That old bugaboo of dynastic privilege looks set to make an appearance in next year’s election, a familiar rash flaring up on our republic’s unblemished face. Or at least that’s what the usual crowd of naysayers and alarmists would have you believe. It seems that Americans of all stripes are united by a few simple beliefs, among them that we are just sick and tired of Bushes, Clintons, and the rest of our famous families. But even a cursory glance at American history will reveal that this dominance of our politics by the wellborn is neither a new thing nor a particularly unique one, and in many ways is a direct outcome of the system that we have created for ourselves. Indeed, I’d go so far as to say that by concentrating our ire on the presence of dynasts at the top of the system, we ignore the far more important harms to our democracy at other levels.
But perhaps it is best to begin by puncturing the simple idea of “dynasty” as it is currently expressed. Despite the frequent invocations to the odious King George III, it’s important to remember that no American (barring extraordinary circumstances) reaches the Oval Office without at least being elected by tens of millions of free-thinking citizens. Furthermore, our system of presidential election is probably the most-drawn out and grueling in the world, requiring years of puttering around the small towns of Iowa and New Hampshire, not to mention the constant groveling hat-in-hand for campaign cash. I don’t mean to suggest that this process doesn’t bring harms of its own, but it’s not inherently dynastic by any definition. Rather, because we’ve allowed our presidential candidates to vacuum up close to a billion dollars of our money, and required them to employ battalions of loyalists to win any party’s nomination, it’s not surprising that the well connected and surname-credentialed are the only willing participants in the process. This also means that there is nobody that reaches the White House today without really working for it, in contrast to the languid Tudors and Stuarts of true monarchy.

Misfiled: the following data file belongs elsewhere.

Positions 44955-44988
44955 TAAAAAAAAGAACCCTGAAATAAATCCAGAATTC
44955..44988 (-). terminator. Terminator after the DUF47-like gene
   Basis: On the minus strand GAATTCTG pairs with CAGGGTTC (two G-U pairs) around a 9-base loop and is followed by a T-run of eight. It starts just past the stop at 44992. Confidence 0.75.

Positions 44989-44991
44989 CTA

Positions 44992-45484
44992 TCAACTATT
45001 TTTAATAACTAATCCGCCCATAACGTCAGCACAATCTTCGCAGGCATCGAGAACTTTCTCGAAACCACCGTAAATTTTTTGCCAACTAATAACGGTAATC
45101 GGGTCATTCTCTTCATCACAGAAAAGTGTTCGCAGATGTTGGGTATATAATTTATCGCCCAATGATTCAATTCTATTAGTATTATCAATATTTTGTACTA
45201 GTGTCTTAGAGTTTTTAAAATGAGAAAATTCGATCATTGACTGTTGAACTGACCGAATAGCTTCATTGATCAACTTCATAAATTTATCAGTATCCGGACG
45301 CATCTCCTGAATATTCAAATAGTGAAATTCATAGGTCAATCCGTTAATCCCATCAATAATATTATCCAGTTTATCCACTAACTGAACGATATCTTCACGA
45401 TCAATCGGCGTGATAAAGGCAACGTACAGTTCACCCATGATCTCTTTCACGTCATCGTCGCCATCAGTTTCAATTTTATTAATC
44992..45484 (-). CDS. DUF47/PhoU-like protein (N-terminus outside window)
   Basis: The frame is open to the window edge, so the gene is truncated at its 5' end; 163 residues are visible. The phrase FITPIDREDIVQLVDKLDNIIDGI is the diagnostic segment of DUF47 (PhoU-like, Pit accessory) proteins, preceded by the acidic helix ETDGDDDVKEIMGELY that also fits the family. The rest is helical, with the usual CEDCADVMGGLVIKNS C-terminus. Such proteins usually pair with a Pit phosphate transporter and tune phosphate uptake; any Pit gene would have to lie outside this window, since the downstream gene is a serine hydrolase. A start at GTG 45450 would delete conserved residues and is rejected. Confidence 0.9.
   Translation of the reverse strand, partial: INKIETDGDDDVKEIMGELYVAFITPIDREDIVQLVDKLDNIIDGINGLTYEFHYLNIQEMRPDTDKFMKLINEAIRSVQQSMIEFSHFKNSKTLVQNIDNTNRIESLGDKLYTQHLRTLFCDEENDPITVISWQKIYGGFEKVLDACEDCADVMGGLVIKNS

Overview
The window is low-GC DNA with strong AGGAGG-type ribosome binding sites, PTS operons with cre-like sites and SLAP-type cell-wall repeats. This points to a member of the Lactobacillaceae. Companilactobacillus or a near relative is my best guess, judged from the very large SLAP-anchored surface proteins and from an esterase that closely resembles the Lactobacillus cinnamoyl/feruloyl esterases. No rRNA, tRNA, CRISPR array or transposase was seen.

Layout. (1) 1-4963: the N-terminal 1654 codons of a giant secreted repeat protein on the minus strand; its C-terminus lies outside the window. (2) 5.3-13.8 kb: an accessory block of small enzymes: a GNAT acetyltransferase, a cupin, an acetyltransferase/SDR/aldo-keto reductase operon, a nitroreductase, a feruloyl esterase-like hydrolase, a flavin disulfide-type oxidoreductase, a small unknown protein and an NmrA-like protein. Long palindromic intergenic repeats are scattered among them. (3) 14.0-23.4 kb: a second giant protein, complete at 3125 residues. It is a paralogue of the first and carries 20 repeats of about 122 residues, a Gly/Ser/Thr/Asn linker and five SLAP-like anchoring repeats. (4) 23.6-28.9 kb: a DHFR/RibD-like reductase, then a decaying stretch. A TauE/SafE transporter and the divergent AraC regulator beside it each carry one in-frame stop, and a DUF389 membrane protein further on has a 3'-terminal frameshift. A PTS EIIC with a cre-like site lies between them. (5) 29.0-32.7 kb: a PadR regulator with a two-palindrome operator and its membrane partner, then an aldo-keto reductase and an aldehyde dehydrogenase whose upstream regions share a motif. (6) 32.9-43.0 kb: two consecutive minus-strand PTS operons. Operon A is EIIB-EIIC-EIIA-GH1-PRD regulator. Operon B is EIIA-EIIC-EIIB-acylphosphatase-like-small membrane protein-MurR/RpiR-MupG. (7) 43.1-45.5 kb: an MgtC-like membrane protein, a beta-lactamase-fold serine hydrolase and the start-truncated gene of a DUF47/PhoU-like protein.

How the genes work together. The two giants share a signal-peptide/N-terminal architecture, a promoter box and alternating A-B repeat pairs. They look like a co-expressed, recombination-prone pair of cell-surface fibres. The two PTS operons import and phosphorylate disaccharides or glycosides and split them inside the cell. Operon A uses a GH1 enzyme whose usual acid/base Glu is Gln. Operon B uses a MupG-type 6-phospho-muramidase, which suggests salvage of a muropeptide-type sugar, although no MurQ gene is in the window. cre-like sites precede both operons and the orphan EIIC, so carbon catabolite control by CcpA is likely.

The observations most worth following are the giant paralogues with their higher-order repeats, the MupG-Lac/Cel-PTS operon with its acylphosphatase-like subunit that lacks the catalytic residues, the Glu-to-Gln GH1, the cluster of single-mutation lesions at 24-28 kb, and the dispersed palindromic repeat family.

And in looking back at America’s political history, to disavow dynasty is to disavow a number of notable patriots. I personally believe that John Quincy Adams, family scion or not, was no worse a representative of core American values than Andrew Jackson, born from the dirt as he was. Nor was patrician FDR somehow less in tune with the common man than Herbert Hoover, a meek orphan of humble origins. Denouncing a second-generation Kennedy in favor of a first-generation Nixon doesn’t bring us anywhere productive, and seems an unusual way to evaluate historical merit. And that’s only looking at the executive branch. Despite the Udalls, Murkowskis, and Frelinghuysens who currently inhabit the Congress, our government is actually less nepotistic than ever before.
Despite all this, the conventional wisdom holds that the possible 2016 showdown between Clinton and Bush is evidence that the engines of political renewal have broken down. Yet a much bigger problem for American democracy is systemic and not at all confined to the political arena. Since the late 1970s, the social mobility that characterized the U.S. economy has greatly diminished, leaving many Americans bound more than ever to the economic fates of their forebears. People these days tend to inherit careers and status comparable to their parents’ — be they executives, bankers, or mere politicians. This fact makes it all the more important to remember that the trend is more deep-seated, and thus more pernicious, than the simple surnames of our political leaders. In fact, I believe that it’s far more crucial to search for a presidential candidate who could speak to this fundamental issue of our polity than it is to simply look for a fresh face from an unfamiliar crowd. It is ultimately the tool of policy and not the banner of identity that will provide the country with the chance to reverse this generational slippage in social mobility. That said, if the presence of dynasts on the national stage inspires conversations about equality of opportunity, than perhaps the insufferable dialogues about the end of our democracy will be worth it. If not, as seems likely, than this entire dilemma of dynasties will be but a wasted moment in the long national conversation.
Jack Weller, a sophomore studying political science, is a staff writer at Stanford Political Journal.